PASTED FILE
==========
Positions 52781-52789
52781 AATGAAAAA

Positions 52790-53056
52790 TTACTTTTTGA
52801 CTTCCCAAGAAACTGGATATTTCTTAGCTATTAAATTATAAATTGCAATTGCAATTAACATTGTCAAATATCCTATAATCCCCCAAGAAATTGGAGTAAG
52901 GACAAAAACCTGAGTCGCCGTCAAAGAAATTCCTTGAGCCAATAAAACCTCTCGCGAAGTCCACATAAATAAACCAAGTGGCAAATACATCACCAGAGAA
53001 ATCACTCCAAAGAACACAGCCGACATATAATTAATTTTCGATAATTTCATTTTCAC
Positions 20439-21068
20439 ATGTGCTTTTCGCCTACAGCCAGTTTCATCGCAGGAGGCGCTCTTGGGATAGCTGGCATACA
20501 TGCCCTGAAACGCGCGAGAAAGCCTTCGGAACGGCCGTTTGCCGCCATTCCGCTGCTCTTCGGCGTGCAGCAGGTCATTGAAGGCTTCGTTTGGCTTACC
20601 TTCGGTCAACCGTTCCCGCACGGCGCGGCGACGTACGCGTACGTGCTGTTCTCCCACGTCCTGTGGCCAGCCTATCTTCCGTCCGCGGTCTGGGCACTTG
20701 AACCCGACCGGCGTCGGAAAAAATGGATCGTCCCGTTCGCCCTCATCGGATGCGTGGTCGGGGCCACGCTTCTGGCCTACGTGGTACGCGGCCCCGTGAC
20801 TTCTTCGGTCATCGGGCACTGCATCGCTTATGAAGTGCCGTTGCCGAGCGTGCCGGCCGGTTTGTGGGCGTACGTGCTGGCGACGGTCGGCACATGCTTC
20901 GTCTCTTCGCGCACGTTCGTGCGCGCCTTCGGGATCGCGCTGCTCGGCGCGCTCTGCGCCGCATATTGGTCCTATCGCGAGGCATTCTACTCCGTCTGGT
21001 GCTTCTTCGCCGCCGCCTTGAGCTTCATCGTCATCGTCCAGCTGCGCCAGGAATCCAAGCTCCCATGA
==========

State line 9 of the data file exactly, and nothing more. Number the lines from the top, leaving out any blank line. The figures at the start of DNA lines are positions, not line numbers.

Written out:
20439 ATGTGCTTTTCGCCTACAGCCAGTTTCATCGCAGGAGGCGCTCTTGGGATAGCTGGCATACA